Traditional Czech music has been a great source of inspiration for excellent composers from Moravia or Bohemia such as Leoš Janáček, Antonín Dvořák, Bedřich Smetana, and Bohuslav Martinů.
Traditional Bohemian music is the most innovative in Chodsko where the bagpipe is common. Moravian traditional music is best known for cimbalom which is played in ensembles that also include the double bass, clarinet, and violins. Traditional music from the regions of Moravia shows foreign influences from border countries but has also influenced other music such as Mexican music. Traditional Moravian music is traditionally accompanied by folklore and costumes, as you can see in this video.
Czech folk music
Folk style is the center of Czech music. Its classical dance – the polka or the hulan – are very popular, and some Czech singers make this renown a success.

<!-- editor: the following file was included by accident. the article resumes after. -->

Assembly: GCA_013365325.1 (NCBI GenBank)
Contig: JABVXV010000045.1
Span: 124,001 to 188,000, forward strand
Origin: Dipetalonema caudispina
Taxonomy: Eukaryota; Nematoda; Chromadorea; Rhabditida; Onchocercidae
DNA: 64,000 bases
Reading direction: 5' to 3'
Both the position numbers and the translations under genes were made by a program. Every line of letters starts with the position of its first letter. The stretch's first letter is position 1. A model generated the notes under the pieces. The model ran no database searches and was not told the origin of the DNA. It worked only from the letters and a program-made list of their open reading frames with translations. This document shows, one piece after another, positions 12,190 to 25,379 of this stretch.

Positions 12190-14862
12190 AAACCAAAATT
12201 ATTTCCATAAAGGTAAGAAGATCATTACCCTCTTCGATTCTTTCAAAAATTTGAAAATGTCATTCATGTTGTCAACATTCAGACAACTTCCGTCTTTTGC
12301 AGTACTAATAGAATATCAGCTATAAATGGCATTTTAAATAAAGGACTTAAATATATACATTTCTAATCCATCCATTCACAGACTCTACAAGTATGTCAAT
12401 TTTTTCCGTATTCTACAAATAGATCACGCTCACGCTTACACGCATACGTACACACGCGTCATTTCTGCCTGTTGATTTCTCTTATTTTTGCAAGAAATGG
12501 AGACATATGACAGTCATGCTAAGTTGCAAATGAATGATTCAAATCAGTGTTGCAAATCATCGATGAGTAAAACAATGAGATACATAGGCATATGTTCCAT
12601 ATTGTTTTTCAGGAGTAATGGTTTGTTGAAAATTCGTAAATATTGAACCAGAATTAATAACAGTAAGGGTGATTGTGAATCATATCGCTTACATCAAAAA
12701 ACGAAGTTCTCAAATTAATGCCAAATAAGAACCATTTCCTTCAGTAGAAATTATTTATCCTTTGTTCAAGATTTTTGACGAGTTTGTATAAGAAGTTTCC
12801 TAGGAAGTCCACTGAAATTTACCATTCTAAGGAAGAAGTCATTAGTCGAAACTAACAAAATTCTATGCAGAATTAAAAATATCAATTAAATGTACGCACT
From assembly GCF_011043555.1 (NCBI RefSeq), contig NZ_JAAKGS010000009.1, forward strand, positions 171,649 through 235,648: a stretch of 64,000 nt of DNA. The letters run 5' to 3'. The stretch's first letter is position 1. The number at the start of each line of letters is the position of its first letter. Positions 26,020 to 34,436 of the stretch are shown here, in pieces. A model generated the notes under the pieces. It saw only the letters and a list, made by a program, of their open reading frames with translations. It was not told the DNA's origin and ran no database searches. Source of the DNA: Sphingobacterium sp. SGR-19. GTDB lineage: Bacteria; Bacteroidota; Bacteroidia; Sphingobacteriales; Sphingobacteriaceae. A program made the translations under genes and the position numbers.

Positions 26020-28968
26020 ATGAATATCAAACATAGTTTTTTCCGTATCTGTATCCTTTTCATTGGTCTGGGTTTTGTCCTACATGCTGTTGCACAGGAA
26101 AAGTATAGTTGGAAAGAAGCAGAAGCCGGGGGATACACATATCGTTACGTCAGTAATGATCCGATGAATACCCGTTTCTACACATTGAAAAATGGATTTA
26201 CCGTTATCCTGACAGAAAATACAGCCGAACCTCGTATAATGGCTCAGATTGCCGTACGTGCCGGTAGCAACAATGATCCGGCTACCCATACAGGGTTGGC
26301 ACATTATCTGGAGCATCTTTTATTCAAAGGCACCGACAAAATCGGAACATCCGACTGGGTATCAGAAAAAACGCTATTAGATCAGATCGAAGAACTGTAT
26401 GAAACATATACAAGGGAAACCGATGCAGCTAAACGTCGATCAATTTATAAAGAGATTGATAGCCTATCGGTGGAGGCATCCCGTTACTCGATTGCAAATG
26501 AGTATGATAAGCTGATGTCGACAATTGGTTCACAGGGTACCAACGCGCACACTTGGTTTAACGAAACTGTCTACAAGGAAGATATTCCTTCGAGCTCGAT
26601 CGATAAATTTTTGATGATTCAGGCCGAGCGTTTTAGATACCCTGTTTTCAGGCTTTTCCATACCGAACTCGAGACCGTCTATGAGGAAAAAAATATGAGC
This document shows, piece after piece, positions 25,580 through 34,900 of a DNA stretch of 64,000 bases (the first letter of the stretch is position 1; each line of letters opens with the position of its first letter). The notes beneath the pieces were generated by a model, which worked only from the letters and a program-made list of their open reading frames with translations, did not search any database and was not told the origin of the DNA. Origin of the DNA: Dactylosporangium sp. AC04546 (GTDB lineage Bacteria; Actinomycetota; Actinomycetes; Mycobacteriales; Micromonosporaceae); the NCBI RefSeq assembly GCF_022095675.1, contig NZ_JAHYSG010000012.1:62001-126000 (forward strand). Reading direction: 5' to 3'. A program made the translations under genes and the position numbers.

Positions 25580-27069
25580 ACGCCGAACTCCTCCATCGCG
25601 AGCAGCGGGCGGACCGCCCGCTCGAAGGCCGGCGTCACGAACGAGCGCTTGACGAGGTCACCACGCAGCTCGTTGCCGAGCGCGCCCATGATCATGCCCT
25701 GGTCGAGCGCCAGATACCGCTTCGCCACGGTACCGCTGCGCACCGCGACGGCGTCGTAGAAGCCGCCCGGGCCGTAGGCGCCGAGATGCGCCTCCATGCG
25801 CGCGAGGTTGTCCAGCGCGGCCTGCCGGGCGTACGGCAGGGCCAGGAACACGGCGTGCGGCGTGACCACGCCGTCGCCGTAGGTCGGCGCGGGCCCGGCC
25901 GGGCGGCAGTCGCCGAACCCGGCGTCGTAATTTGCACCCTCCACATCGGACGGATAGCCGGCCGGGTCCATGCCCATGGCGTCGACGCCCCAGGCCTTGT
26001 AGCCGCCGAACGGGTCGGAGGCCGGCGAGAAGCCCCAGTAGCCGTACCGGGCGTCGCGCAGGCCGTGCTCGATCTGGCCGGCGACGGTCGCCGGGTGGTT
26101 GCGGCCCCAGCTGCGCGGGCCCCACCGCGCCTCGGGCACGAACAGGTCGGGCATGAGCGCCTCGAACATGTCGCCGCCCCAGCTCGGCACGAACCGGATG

The famous Karel Gott is the illustration. You may not know but he is the most famous singer of the Czech audience, their Johnny Hallyday or Paul McCartney national.
Czech Pop Music
English-speaking visitors listening to the Czech radio can be surprised by the abundance of familiar tunes with Czech-spoken lyrics. These imported pop standards have been repeated, often with influences and instruments derived from more traditional Czech styles.
In recent years we can distinguish several types of Czech pop. First of all classical pop faithful to Czech language and influences. The Krystof band excels in this register for example:
Some Czech artists prefer to sing in English. This is the case of Lenny who remixed the famous Hello of Adéle.
Rap also has its place in the Czech Republic, notably thanks to Slovak artists like Victorious or too young Czechs who again popularize the national rap like Lipo.
So as you understood, Czech music is not mediatised but is not less interesting!